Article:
The White House promises to release government data to fuel the AI boom
Donald Trump’s chief technology advisor, Michael Kratsios, said today that the US government would release any data that might help fuel AI research in the United States, although he didn’t specify immediately what kind of data would be released or who would be eligible to receive the information.
Speaking at EmTech Next, a conference held at MIT, Kratsios, who is deputy assistant to the president and deputy US chief technology officer, said the government is looking for ways to open up federal data to AI researchers. “Anything that we can do to unlock government data, we’re committed to,” Kratsios told MIT Technology Review. “We’d love to hear from any academic that has any insights.”
Data has been a key factor behind recent advances in artificial intelligence. For example, better voice recognition and image processing have been contingent on the availability of huge quantities of training data. The government has access to large amounts of data, and it’s possible that it could be used to train innovative algorithms to do new things. “Anything we can do to figure that out, we will work very hard on,” Kratsios added.
The Trump administration has faced criticism for a more laissez-faire approach to artificial intelligence than many other countries have taken (see “Here’s how the US needs to prepare for the age of artificial intelligence”).
Kratsios argued that the White House is quietly pushing an aggressive policy, pointing to examples of research projects that have received federal funding. When asked about the president’s interest in artificial intelligence, Kratsios said, “The White House has prioritized AI, and he obviously runs the White House.”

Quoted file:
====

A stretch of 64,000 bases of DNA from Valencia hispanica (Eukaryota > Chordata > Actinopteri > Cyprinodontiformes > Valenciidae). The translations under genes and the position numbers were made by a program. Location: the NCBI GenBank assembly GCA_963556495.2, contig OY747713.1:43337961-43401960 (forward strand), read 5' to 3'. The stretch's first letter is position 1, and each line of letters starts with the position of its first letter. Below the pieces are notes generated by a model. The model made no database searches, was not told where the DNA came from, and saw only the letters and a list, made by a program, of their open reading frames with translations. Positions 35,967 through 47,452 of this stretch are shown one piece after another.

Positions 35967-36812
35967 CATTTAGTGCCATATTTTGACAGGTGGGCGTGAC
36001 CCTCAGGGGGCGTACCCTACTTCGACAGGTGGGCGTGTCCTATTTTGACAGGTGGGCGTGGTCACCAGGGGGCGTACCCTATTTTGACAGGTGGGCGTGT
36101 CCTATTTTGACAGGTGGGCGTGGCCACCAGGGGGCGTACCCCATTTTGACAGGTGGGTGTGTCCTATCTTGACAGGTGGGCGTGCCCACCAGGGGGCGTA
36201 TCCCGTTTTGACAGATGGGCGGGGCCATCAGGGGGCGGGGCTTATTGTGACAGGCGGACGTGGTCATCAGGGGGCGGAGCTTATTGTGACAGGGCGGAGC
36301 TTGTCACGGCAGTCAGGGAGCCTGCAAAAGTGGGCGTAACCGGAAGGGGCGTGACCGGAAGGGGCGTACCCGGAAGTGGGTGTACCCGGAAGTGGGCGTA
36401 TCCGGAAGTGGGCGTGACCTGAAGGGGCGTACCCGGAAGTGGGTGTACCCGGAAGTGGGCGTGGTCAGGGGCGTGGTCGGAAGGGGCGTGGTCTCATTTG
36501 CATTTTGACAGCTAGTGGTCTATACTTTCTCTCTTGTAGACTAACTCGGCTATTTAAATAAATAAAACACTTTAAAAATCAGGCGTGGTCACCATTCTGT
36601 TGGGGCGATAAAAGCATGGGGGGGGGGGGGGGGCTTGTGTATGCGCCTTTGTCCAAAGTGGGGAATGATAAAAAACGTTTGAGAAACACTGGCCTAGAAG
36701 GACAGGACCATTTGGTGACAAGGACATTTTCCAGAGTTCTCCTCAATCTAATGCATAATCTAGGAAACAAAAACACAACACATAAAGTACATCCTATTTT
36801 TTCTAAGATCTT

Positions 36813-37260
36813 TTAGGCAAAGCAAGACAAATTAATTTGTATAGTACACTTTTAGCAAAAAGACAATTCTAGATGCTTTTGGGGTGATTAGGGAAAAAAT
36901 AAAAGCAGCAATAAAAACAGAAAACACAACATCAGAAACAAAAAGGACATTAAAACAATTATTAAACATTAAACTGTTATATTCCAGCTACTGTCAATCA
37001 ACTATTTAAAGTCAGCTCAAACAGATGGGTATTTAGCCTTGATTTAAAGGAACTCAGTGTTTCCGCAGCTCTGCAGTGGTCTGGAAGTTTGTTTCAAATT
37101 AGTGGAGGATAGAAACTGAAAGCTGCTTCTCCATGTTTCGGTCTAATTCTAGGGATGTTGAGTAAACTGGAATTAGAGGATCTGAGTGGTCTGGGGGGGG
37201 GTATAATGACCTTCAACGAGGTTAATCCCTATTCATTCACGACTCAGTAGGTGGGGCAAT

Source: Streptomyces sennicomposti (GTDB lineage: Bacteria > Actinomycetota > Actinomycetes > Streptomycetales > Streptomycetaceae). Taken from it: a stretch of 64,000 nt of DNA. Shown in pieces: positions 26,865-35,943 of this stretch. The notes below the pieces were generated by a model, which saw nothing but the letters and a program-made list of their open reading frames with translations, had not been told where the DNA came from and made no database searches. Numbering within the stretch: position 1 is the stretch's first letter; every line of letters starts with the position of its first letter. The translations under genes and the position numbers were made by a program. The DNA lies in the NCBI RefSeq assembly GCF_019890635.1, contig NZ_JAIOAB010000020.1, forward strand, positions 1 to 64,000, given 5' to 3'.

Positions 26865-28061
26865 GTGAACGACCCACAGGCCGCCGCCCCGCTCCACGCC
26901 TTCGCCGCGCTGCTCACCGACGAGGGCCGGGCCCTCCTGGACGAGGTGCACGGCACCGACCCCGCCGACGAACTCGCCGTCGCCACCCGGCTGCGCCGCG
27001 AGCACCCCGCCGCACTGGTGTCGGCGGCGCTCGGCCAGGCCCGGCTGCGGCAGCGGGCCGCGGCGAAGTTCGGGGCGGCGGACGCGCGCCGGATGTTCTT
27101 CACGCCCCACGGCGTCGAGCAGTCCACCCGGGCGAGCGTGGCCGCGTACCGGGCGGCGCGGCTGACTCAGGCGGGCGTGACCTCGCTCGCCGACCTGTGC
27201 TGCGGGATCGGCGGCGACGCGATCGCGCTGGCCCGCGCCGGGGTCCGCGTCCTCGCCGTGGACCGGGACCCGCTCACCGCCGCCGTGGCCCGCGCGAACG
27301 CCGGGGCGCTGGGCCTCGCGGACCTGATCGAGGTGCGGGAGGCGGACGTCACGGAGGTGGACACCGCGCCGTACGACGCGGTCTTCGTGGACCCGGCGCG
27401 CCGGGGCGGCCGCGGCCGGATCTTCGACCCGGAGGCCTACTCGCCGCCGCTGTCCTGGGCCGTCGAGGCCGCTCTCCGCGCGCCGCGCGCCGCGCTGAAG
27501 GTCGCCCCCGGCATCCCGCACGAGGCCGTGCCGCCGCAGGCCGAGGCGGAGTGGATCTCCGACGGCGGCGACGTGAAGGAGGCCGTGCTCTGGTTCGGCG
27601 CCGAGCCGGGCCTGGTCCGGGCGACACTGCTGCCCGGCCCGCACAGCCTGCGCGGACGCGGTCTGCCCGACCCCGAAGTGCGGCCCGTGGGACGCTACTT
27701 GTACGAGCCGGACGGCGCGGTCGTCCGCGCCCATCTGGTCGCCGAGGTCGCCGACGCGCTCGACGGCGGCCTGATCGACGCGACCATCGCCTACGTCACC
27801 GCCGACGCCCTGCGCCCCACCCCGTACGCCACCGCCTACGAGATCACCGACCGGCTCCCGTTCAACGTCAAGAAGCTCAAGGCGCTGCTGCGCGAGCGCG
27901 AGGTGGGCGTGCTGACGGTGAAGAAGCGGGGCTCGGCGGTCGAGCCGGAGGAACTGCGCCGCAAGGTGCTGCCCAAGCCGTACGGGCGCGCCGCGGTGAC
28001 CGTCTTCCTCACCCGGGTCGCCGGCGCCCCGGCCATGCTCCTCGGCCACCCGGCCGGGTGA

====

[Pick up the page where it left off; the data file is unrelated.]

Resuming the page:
The administration recently convened a meeting of AI experts at the White House, and it announced the creation of a select committee dedicated to AI. This committee has not yet met.
Kratsios repeated the White House claim that the US government has increased funding for AI and automation by 40 percent. Teasing apart these figures is challenging for a few reasons: much of the funding is classified, “AI” and “automation” are broad and somewhat vague terms, and funding in these areas hasn’t historically been tracked closely.
The issue is challenging because automation has already played a role in job displacement across the US—a key factor for many Trump voters. And besides generating new efficiencies and wealth, artificial intelligence might well lead to further disruption for many workers.
The US approach to AI is certainly less public than approaches from many other governments.
China, in particular, has made a bold commitment to artificial intelligence. It has called for an AI industry worth hundreds of billions over the next few years, and the government has challenged Chinese AI researchers to surpass their international counterparts by 2030. Companies in China are already building a reputation for cutting-edge innovation in areas such as image and voice processing and autonomous driving (see “China’s AI awakening”). Other governments around the world, including France, the UK, and India, have announced similarly grand AI initiatives.
The Trump administration is following an immigration and trade policy that is making it more challenging for universities and companies to attract AI talent from abroad (see “The US leads in AI, but for how long?”).
Kratsios said the government would pursue an immigration policy that would let AI talent in, and he signaled that the White House feels the US has a formidable lead over other countries. “It’s not surprising that countries are embracing an industry the US has been leading on for years,” he said.
Kratsios said that the Office of Science and Technology has about 60 staffers today, compared with around 120 during the Obama administration. But he said this was in line with earlier administrations, and he claimed that the office has a broad range of expertise in everything from quantum computing to energy as well as AI.
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